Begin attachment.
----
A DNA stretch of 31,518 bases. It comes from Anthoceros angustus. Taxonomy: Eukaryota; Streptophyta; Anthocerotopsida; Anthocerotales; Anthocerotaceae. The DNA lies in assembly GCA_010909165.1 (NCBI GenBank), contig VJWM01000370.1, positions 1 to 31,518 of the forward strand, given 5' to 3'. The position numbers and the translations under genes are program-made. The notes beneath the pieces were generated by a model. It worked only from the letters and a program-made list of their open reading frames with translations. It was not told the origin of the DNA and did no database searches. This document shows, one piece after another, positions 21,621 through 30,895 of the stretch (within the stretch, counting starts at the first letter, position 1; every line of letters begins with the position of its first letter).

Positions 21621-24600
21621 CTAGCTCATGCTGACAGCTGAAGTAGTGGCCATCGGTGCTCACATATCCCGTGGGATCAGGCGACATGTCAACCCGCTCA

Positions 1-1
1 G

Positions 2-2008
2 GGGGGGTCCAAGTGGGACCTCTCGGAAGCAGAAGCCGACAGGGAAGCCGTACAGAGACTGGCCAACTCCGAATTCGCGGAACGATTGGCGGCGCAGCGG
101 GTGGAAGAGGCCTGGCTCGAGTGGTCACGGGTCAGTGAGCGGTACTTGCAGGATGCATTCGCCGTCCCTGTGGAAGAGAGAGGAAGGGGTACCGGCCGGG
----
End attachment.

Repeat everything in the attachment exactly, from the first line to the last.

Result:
A DNA stretch of 31,518 bases. It comes from Anthoceros angustus. Taxonomy: Eukaryota; Streptophyta; Anthocerotopsida; Anthocerotales; Anthocerotaceae. The DNA lies in assembly GCA_010909165.1 (NCBI GenBank), contig VJWM01000370.1, positions 1 to 31,518 of the forward strand, given 5' to 3'. The position numbers and the translations under genes are program-made. The notes beneath the pieces were generated by a model. It worked only from the letters and a program-made list of their open reading frames with translations. It was not told the origin of the DNA and did no database searches. This document shows, one piece after another, positions 21,621 through 30,895 of the stretch (within the stretch, counting starts at the first letter, position 1; every line of letters begins with the position of its first letter).

Positions 21621-24600
21621 CTAGCTCATGCTGACAGCTGAAGTAGTGGCCATCGGTGCTCACATATCCCGTGGGATCAGGCGACATGTCAACCCGCTCA

Positions 1-1
1 G

Positions 2-2008
2 GGGGGGTCCAAGTGGGACCTCTCGGAAGCAGAAGCCGACAGGGAAGCCGTACAGAGACTGGCCAACTCCGAATTCGCGGAACGATTGGCGGCGCAGCGG
101 GTGGAAGAGGCCTGGCTCGAGTGGTCACGGGTCAGTGAGCGGTACTTGCAGGATGCATTCGCCGTCCCTGTGGAAGAGAGAGGAAGGGGTACCGGCCGGG